Power distribution is just as important as transmission capabilities in updating our electrical grid. A smart grid delivers electricity using digital technology that tracks power consumption with smart meters, special electrical meters that instantly transmit energy usage information to utilities via wireless networks. Smart meters also let us track our own energy use hour-by-hour on the Internet and with third-party computer programs. 

In order to account for the ever-increasing amount of intermittent energy sources (solar, wind, etc.) on the grid, utilities that distribute smart meters adjust prices based on the availability of these energy sources. In other words, prices will be higher when solar power is scant, and so on. In theory, this should reduce the pressure on the grid to produce energy during times of limited availability.

Many utilities have already begun transitioning to smart grids, but Boulder, Colorado has laid claim to the title of the first smart grid city. Boulder and Xcel Energy have already laid down over 100 miles of fiber optic cable and installed 15,000 smart meters. Once the system is completely in place, 10,000 Boulder residents will be able to track their energy use online. Later this year, Boulder will start up its peak pricing program, so residents can time their electricity use for when power is cheapest.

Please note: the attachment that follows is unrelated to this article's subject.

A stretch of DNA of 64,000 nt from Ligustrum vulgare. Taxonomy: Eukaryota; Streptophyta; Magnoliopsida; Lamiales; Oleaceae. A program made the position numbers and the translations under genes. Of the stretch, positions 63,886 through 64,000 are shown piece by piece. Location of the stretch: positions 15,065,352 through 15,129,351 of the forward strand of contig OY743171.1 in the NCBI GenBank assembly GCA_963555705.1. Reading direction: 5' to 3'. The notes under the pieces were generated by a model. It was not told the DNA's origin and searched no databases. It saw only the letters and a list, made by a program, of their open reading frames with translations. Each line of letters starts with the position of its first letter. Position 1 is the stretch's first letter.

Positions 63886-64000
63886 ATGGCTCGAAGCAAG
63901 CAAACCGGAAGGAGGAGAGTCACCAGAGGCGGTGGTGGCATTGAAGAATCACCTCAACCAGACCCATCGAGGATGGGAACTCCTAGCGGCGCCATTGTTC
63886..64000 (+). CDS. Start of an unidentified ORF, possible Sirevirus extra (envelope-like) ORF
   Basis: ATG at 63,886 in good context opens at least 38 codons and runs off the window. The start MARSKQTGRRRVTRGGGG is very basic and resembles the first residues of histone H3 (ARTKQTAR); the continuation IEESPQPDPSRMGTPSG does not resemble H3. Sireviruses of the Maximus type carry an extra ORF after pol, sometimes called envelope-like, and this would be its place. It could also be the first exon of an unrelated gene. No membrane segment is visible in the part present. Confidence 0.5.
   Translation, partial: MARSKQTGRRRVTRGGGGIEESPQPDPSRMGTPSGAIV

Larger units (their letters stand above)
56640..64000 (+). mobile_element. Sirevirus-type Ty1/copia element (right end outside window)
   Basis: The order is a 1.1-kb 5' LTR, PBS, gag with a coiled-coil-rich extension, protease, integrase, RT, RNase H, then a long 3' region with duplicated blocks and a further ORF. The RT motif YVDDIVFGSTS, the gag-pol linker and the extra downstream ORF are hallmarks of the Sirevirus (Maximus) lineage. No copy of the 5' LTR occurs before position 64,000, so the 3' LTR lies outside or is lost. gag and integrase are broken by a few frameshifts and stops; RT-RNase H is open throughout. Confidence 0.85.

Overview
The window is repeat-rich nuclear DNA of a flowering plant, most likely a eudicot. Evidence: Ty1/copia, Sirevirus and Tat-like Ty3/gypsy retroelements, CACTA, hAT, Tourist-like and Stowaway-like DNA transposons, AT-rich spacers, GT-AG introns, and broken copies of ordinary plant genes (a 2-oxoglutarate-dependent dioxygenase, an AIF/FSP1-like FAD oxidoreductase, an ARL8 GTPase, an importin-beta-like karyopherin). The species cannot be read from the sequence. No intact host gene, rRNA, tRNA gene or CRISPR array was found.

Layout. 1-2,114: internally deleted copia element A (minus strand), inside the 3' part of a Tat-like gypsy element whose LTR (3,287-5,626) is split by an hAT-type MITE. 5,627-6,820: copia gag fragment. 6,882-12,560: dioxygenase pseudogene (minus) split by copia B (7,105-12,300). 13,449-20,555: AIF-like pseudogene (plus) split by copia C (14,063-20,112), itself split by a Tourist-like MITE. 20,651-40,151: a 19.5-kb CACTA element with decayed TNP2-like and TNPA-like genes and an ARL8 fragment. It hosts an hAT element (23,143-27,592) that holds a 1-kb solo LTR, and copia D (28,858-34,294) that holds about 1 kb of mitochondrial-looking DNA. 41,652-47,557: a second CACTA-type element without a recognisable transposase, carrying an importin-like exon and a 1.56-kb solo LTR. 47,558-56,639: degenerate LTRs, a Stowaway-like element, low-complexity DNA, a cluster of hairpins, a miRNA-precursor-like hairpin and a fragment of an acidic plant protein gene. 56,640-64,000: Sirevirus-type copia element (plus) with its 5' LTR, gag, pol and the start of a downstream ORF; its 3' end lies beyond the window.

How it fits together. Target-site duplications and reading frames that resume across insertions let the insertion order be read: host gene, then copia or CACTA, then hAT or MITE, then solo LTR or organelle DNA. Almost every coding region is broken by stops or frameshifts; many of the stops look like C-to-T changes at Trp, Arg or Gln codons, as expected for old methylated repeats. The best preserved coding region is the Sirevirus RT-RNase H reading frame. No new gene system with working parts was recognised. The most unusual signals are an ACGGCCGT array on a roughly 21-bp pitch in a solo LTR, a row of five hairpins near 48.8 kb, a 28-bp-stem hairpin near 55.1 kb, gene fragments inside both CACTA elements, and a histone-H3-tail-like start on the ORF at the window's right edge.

A few dozen residents will even get rooftop solar panels, a back-up battery system for emergencies and plug-in hybrid electric (PHEV) cars. The University of Colorado’s chancellor, for example, will have a solar photovoltaic system that feeds into a battery pack, which in turn can run the home’s security system, computers and refrigerator in case of a power outage. The battery pack also recharges the chancellor’s PHEV, and the car (and battery pack) can pump power back into the electrical grid if necessary. It sounds futuristic now, but don’t be surprised if your own home is decked out with these features in five or 10 years time.


Roadtrips and Tesla Roadsters

By admin On July 16th, 2009 in Uncategorized /

Those of you familiar with Power Drive have seen some pretty impressive all-electric vechicles compete on the track.  Now you have a chance to see a different type of all-electric vehicle — one that costs a little more to produce than those made by Power Drive’s high-school and college-level competitors.

The Metropolitan Community College (MCC) is hosting the Renew America Roadtrip next week, and the public is invited to get a closer look at some cool cars that are also energy efficient. The goal of the Renew America Roadtrip is to help raise awareness of renewable, sustainable and eco-friendly initiatives, and the Omaha event is one stop on a coast-to-coast drive for green charities. The event will include a press conference at 10 a.m. with Omaha mayor Jim Suttle and MCC officials on the topic of green economy jobs, specifically those for hybrid and electric automotive technicians and educational opportunities in renewable energies.